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Feds Are Bent on Seizing Heritage’s T Rex Bones

by Jerome Weeks 19 Jun 2012 12:41 PM

That Tyrannosaurus skeleton Heritage tried to auction last month — before the sale was dramatically interrupted? It may be going back to Mongolia.


Last month, Dallas-based Heritage Auctions and the president of Mongolia announced they were launching a joint investigation into how Heritage wound up nearly auctioning off a near-complete Tyrannosaurus skeleton — before the sale was dramatically interrupted by legal concerns over whether the museum-quality, million-and-a-half dollar bones had been looted/smuggled.

Today, “Pheet Bharara, the US Attorney for the Southern District of New York, in a joint investigation with the Immigration and Customs Enforcement, a division of the Department of Homeland Security, announced that they had filed a civil complaint in Manhattan Federal Court seeking seizure and forfeiture of the skeleton so it can be returned to Mongolia,” reports the New York Observer.

The reasons this is a New York matter: The auction was in New York and the bones currently sit in crates at Cadogan Tate, an art storage facility in Sunnyside, Queens. The auction was interrupted by Robert Painter, a lawyer for Elbegdorj Tsakhia, the president of Mongolia. For several weeks earlier, paleontologists had been publicly questioning the skeleton’s provenance and the legality of the sale, but Heritage went ahead with it. After Painter’s interruption, security guards and Greg Rohan, Heritage’s president, talked it over with the lawyer in a corner of the room.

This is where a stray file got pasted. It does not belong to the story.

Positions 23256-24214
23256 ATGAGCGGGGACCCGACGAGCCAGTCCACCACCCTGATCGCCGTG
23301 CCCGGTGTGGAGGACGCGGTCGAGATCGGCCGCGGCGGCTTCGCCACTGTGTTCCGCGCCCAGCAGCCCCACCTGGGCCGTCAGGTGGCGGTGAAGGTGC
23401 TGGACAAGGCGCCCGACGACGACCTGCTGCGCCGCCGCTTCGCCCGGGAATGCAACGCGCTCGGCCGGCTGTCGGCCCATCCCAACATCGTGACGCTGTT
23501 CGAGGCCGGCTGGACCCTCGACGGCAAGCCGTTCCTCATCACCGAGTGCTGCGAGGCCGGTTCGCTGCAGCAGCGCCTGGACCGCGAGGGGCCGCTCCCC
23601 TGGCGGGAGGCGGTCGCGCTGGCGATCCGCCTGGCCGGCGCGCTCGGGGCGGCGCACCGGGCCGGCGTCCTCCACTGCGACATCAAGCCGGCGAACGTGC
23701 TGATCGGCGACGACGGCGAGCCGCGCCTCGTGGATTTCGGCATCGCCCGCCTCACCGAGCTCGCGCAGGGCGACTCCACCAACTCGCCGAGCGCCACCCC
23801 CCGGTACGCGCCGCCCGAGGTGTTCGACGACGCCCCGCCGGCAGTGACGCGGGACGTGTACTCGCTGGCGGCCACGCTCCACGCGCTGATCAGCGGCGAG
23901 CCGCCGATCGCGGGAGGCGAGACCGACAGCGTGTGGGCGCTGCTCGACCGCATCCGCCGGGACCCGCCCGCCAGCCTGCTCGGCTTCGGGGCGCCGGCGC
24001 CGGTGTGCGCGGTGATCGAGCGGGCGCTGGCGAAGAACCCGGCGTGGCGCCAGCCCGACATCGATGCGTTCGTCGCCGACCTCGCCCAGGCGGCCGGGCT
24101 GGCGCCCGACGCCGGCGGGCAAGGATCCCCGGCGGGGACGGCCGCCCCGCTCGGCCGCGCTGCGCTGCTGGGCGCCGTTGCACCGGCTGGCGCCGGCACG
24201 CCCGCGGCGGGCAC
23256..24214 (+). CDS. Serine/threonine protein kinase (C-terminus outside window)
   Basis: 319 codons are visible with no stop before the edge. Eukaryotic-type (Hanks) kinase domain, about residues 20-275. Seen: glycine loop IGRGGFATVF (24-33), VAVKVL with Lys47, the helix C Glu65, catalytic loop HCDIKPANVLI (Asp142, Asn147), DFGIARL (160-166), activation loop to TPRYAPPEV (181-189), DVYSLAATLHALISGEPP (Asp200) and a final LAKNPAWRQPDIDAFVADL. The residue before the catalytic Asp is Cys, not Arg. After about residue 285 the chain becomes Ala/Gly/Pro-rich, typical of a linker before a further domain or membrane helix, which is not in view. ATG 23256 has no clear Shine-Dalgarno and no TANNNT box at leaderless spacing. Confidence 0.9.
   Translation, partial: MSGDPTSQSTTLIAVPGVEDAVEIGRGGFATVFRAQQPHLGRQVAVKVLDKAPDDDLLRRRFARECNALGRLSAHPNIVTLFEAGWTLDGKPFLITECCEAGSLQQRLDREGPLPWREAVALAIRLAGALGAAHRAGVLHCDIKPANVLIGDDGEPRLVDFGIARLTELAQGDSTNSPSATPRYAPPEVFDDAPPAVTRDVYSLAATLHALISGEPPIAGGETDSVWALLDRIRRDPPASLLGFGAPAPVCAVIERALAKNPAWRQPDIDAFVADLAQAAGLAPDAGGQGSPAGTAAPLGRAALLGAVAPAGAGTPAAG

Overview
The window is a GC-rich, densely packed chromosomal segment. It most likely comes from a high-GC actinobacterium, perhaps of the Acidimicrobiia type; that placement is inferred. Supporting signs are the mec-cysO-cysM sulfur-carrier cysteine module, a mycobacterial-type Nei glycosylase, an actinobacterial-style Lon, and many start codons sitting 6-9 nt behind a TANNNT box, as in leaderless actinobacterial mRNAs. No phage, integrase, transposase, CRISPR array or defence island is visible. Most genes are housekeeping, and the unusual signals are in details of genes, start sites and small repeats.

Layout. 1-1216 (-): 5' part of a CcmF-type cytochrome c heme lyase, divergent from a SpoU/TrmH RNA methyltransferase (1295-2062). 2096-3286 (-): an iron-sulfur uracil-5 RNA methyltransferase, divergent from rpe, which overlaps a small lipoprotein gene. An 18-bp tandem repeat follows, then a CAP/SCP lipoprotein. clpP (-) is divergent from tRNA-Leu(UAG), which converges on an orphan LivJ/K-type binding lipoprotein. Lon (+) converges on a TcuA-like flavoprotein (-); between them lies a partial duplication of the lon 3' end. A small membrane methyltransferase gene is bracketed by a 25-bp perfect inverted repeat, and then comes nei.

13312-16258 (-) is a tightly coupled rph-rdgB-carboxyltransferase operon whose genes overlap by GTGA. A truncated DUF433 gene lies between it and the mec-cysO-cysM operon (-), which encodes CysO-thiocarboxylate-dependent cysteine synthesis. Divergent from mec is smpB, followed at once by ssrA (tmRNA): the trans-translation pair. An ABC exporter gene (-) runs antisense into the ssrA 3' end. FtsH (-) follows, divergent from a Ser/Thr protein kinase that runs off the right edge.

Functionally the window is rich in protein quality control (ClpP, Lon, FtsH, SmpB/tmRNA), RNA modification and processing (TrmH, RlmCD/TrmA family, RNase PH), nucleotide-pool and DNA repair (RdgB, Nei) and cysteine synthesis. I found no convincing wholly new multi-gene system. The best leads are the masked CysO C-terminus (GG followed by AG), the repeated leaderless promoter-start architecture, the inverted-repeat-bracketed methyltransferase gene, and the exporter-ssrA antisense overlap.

The next day, Painter filed a lawsuit against Heritage Auctions in Dallas, alleging the skeleton was taken from Mongolia. Under Mongolian law, “the export of dinosaur bones and fossils is a criminal offense.” The Observer reports the federal complaint also indicates:

Importation documents from March of 2010 (when the consignor of the bones brought them to the states) incorrectly described the contents of the boxes containing the skeleton (a sampling: “…broken fossil bones, three rough fossil reptiles, one fossil lizard…”) and underreported their value (listing it at $15,000, when it was listed in an auction catalog at a starting price of $950,000 and ended up selling for $1,052,500)….

Jim Halperin, co-chair and co-founder of Heritage Auctions, told The Observer through a spokesman, “We haven’t seen the lawsuit yet so it would be inappropriate to comment.”